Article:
The radicalization and recruitment of young people into Islamist extremist groups has become a growing challenge for governments worldwide. On Thursday, the U.N. Security Council heard from experts on the issue, which has become a potent threat to international peace and security. VOA’s Margaret Besheer reports.
Video

Video Growing Numbers of Turks Discover Armenian Ancestry

In a climate of improved tolerance, growing numbers of people in Turkey are discovering their grandmothers were Armenian. Hundreds of thousands of Armenians escaped the mass deportations and slaughter of the early 1900's by forced conversion to Islam. Or, Armenian children were taken in by Turkish families and assimilated. Now their stories are increasingly being heard. Dorian Jones reports from Istanbul that the revelations are viewed as an important step.
Video

Video Migrants Trek Through Western Balkans to Reach EU

Migrants from Africa and other places are finding different routes into the European Union in search of a better life. The Associated Press followed one clandestine group to document their trek through the western Balkans to Hungary. Zlatica Hoke reports that the migrants started using that route about four years ago. Since then, it has become the second-most popular path into Western Europe, after the option of sailing from North Africa to Italy.
Video

Video TIME Magazine Honors Activists, Pioneers Seen as Influential

TIME Magazine has released its list of celebrities, leaders and activists, whom it deems the world’s “most influential” in 2015. VOA's Ramon Taylor reports from New York.
Video

Video US Businesses See Cuba as New Frontier

The Obama administration's opening toward Cuba is giving U.S. companies hope they'll be able to do business in Cuba despite the continuation of the U.S. economic embargo against the communist nation. Some American companies have been able to export some products to Cuba, but the recent lifting of Cuba's terrorism designation could relax other restrictions. As VOA's Daniela Schrier reports, corporate heavy hitters are lining up to head across the Florida Straits - though experts urge caution.
Video

Video Kenya Launches Police Recruitment Drive After Terror Attacks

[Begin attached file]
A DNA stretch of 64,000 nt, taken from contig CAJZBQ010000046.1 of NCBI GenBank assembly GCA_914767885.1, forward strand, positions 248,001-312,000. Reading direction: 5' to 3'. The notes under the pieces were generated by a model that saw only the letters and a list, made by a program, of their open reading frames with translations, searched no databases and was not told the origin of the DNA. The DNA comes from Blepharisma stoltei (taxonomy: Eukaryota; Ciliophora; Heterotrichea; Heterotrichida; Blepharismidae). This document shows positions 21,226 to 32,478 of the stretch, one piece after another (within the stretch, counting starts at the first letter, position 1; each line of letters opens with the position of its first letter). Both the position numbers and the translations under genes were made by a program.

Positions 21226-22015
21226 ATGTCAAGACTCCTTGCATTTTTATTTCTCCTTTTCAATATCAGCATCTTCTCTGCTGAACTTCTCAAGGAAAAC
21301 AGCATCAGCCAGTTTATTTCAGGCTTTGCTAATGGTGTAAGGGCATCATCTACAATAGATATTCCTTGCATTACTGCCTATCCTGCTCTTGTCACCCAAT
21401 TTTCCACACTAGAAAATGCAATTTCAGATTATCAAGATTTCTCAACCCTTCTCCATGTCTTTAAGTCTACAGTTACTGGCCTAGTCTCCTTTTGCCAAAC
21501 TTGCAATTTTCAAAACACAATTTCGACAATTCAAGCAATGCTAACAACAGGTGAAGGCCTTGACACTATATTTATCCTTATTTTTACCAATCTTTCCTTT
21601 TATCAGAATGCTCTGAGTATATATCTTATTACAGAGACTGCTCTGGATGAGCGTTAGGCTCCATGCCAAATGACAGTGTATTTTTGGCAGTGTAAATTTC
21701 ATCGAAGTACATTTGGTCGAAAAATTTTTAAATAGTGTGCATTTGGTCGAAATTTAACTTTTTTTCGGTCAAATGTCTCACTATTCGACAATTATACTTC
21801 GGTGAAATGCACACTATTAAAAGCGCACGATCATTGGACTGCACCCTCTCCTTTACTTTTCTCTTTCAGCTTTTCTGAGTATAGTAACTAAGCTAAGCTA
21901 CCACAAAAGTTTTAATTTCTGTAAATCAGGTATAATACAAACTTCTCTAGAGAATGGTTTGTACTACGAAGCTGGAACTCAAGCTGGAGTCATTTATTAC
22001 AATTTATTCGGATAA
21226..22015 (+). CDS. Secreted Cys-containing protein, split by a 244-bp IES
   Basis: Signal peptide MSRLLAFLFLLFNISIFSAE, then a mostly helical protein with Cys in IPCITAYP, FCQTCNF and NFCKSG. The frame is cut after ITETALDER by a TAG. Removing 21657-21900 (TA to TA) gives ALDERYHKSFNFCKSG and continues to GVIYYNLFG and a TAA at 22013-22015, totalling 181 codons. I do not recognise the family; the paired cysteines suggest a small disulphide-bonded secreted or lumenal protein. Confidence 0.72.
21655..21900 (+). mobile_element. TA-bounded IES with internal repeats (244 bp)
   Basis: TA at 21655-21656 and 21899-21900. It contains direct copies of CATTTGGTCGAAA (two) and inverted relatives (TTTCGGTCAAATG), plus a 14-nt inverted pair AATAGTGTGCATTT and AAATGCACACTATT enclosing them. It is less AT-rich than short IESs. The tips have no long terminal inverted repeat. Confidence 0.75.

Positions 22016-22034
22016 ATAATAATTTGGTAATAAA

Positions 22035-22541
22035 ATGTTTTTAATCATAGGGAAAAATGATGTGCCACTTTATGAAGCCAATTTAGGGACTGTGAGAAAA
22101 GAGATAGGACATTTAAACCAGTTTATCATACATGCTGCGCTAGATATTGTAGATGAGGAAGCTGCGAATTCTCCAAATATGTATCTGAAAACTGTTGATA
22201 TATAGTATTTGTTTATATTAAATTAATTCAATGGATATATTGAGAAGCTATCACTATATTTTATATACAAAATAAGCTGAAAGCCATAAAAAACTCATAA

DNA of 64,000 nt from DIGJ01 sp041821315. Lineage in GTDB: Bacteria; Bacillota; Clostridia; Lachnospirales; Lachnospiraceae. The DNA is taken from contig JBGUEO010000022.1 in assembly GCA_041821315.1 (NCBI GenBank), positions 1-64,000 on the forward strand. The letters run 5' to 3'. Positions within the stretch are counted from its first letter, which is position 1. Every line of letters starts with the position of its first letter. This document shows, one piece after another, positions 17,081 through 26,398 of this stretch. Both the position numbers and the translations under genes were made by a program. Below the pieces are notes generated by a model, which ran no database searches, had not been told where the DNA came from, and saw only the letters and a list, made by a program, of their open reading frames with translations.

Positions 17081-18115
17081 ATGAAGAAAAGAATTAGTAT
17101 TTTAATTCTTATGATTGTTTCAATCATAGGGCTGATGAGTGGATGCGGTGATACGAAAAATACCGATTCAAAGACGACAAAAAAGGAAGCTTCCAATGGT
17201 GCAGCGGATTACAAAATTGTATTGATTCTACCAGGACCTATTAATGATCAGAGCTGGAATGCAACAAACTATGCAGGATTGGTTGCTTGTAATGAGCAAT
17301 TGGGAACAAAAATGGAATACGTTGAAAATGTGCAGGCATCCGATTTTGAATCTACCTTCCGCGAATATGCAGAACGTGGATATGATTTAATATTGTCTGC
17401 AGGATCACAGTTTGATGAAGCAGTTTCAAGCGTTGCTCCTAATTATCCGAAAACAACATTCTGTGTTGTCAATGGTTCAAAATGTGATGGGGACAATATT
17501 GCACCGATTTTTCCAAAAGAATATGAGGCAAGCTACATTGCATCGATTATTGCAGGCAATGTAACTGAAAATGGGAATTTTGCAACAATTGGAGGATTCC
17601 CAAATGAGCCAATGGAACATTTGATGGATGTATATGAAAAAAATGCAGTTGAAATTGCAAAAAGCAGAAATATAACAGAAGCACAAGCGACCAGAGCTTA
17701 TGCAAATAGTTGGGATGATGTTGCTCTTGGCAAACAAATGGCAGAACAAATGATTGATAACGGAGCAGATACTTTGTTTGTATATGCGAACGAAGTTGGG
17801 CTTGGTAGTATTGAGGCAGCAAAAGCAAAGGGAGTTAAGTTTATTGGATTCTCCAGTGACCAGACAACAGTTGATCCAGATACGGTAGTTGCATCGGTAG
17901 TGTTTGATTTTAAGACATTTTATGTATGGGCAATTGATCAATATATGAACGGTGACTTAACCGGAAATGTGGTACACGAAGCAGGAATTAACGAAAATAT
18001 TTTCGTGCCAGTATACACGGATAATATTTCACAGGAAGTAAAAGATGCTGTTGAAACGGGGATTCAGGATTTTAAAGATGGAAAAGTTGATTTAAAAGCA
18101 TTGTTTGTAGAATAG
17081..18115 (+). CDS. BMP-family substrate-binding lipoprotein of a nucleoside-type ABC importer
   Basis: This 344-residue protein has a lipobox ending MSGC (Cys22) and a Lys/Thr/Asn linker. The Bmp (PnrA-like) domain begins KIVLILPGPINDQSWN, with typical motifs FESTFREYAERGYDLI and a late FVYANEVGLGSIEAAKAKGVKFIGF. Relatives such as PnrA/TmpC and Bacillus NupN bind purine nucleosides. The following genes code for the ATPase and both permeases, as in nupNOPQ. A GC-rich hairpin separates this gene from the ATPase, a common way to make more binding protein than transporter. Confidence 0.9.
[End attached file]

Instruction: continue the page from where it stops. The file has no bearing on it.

Kenya launched a major police recruitment drive this week as part of a large-scale effort to boost security following a recent spate of terror attacks. VOA’s Gabe Joselow reports that allegations of corruption in the process are raising old concerns about the integrity of Kenya’s security forces.
Video

Video Japan, China in Race for Asia High-Speed Rail Projects

A lucrative competition is underway in Asia for billions of dollars in high-speed rail projects. Cambodia, India, Indonesia, Malaysia Thailand and Vietnam are among the countries planning to move onto the fast track. They are negotiating with Japan and the upstart Chinese who are locked in a duel to revolutionize transportation across Asia. VOA Correspondent Steve Herman in Bangkok has details.
Video

Video Scientists: Mosquitoes Attracted By Our Genes

Some people always seem to get bitten by mosquitoes more than others. Now, scientists have proved that is really the case - and they say it’s all because of genes. It’s hoped the research might lead to new preventative treatments for diseases like malaria, as Henry Ridgwell reports from London.
Video

Video Bible Museum Coming to Washington DC

Washington is the center of American political power and also home to some of the nation’s most visited museums. A new one that will showcase the Bible has skeptics questioning the motives of its conservative Christian funders. VOA religion correspondent Jerome Socolovsky reports.
Video

Video Armenia and Politics of Word 'Genocide'

A century ago this April, hundreds of thousands of Armenians of the Turkish Ottoman empire were deported and massacred, and their culture erased from their traditional lands. While broadly accepted by the U.N. and at least 20 countries as “genocide”, the United States and Turkey have resisted using that word to describe the atrocities that stretched from 1915 to 1923. But Armenians have never forgotten.
Video

Video Afghan First Lady Pledges No Roll Back on Women's Rights

Afghan First Lady Rula Ghani, named one of Time's 100 Most Influential, says women should take part in talks with Taliban. VOA's Rokhsar Azamee has more from Kabul.
Video

Video New Brain Mapping Techniques Could Ease Chronic Pain

From Boulder, Colorado, Shelley Schlender reports that new methods for mapping pain in the brain are providing validation for chronic pain and might someday guide better treatment.

VOA Blogs